Tag Archives: EPA

Let The Gas Loose

The price of oil is basically the same the world over. This is because fleets of ships and miles of pipelines transport oil from where it is plentiful to where it is needed (although a Carter era law bans the export of US oil). The only difference in oil price is due to its varying quality and the cost to transport it. Not so for natural gas. In the US, gas costs around $4 per MMBtu (million BTU, about a million cubic feet). In England, the price is $8, and in Japan, the price is $16. Why wouldn’t someone liquefy US gas, ship it to Japan and sell it for a profit? Of course because the government basically outlaws the practice.

The DOE and other authorities do authorize limited gas exports, but they are nowhere near enough to right the world pricing imbalance. Why should exports ever be limited, especially considering the US’s notorious trade deficit? Politics as usual.

Leftist politicians like Sen. Robert Menendez (NJ) want to outlaw the exportation of all energy. While saying they want the oil and gas to benefit the US, they really want control over the factors of production (hint: that is communism). Contrary to Menendez’s caucus, a free market sends efficient signals to energy producers and consumers. Banning trade has two inevitable results – wealth destruction and war.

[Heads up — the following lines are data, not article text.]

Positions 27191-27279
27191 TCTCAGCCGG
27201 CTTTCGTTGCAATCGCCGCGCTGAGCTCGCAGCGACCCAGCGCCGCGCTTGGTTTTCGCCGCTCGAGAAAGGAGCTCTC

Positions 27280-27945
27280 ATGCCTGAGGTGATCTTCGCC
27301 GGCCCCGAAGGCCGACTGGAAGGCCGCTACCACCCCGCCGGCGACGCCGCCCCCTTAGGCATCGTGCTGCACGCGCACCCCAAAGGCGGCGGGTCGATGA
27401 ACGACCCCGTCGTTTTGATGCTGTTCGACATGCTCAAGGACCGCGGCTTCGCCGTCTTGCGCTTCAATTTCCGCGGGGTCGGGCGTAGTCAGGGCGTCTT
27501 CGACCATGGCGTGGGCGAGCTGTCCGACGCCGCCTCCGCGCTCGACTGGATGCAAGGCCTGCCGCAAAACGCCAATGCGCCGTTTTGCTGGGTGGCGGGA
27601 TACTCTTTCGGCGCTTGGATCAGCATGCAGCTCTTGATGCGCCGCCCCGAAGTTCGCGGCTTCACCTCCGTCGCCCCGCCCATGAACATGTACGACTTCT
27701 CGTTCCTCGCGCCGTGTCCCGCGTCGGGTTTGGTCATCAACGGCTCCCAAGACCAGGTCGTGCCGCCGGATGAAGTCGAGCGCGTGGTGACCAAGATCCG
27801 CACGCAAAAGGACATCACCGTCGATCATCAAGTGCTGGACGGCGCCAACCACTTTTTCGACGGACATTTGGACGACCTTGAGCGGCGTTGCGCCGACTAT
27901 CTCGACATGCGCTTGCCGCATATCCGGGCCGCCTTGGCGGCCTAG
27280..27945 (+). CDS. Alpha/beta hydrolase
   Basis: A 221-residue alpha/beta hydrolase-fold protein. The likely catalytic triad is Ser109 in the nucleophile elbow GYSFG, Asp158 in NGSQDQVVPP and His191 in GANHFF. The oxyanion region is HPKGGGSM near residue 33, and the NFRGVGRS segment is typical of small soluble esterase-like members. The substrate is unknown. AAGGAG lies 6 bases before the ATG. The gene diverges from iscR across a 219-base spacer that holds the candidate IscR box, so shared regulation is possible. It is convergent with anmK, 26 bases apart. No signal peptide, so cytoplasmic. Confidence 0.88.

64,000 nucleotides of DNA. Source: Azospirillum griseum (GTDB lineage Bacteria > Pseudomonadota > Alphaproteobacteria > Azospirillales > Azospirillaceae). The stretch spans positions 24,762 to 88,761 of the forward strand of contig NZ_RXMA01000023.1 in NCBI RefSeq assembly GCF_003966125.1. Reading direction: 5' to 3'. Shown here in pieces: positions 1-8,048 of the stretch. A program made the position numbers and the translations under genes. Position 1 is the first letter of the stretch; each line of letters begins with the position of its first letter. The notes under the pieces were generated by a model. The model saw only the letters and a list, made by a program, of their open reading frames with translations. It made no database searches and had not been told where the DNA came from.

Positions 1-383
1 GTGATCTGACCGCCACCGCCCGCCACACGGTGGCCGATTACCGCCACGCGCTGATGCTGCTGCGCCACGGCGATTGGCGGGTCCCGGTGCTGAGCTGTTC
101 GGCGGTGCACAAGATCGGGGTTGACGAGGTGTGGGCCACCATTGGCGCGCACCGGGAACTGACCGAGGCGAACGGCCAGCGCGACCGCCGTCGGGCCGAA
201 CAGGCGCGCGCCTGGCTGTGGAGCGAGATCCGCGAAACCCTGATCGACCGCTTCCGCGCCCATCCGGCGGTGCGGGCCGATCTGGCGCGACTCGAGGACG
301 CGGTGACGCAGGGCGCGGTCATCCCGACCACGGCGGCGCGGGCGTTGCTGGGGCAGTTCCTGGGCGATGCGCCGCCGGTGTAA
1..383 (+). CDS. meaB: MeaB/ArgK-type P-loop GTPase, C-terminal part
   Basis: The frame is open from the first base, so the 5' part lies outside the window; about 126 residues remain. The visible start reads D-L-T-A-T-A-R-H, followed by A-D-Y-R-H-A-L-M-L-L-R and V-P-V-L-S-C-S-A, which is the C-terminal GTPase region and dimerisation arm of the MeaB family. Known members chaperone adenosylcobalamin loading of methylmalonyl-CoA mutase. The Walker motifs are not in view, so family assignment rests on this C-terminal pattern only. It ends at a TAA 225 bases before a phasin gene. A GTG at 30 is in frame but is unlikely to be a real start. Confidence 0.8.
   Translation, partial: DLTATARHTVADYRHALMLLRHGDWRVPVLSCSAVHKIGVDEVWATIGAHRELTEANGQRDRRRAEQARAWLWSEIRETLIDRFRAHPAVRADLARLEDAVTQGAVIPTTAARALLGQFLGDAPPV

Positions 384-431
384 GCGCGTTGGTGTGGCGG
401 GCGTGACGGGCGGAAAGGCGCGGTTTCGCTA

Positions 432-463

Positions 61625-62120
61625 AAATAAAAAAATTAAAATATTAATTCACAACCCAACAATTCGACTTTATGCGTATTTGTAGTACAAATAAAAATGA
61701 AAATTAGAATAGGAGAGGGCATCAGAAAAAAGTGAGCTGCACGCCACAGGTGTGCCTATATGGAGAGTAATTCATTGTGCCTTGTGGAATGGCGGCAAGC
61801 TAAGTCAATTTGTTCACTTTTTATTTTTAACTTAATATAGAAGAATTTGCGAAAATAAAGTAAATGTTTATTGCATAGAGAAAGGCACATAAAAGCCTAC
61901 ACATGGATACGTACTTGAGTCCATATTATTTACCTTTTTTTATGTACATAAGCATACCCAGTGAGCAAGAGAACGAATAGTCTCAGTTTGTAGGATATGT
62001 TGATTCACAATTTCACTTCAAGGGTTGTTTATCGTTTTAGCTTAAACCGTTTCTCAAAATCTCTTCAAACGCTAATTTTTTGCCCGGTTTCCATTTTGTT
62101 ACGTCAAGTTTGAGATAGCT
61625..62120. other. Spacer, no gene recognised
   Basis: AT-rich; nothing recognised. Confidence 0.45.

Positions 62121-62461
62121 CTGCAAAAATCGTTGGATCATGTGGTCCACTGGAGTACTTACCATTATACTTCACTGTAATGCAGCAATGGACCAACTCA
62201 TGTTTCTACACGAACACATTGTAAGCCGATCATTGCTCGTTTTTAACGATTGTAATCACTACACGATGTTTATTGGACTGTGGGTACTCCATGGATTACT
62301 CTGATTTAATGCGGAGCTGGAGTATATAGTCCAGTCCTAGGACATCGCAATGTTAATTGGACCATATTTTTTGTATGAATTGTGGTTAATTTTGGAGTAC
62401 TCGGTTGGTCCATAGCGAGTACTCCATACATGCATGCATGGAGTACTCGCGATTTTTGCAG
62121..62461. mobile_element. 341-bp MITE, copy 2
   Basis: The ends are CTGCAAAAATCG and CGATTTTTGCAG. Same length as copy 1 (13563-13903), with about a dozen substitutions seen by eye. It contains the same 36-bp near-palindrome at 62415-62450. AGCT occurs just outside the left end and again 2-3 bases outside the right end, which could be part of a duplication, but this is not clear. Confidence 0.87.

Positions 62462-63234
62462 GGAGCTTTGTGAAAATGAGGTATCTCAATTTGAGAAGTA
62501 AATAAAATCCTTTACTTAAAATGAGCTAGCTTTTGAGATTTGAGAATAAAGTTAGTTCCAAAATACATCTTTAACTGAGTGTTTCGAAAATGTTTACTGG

The Obama administration is basically outlawing coal electricity, and contrary to enviro hype, the only technology capable of picking up the slack of the many retiring coal plants is gas. Wind and solar are pleasant fairy tales, but when renewable mandates hit the pavement, they are paid for with gas.

Outlawing coal, as is surely going to happen in June, can only work if gas is cheap, really cheap. Coal is a stable cost input for electricity, while gas has until recently been volatile. Enviros are in the tricky position of hating coal, hating fracking, hating drilling, and somehow often blaming everyone but themselves when energy prices spike.

If gas exports were unlimited, as the export of any civilian private property should be, foreign gas prices would fall more than US prices would rise, but US gas could rise perhaps 50%. If so, electricity would increase by about 30% depending on the simultaneous shutdown of coal plants. However, lifting of the de facto drilling ban on federal land and various fracking bans around the US would counter these pressures.

Even if the climate is warming, and the evidence is mixed, climate change should not be a religion wherein supplicants must accept the whole nut of enviro orthodoxy. There is no reason to believe outlawing US coal is going to stop or even slow global warming, and there certainly is no reason to believe the cost of outlawing coal is worth any environmental benefits. The only way to stop global warming within the largely artificial enviro construct is to keep China and the developing world in abject poverty.

So, let the gas loose on the world. Let electricity prices explode due to radical environmental policies such as drilling bans, fracking bans, and coal bans. Expose the folly of claims that wind and solar can replace coal. Force a complacent public to realize coal is a pillar of the US economy, and return environmental concerns to their proper framework, which is a balance between cost and benefit. Leftist enviros have lured many people into fool’s paradise wherein there are no costs or consequences to radical policies. It is time to grow up.

Fracking Fantasies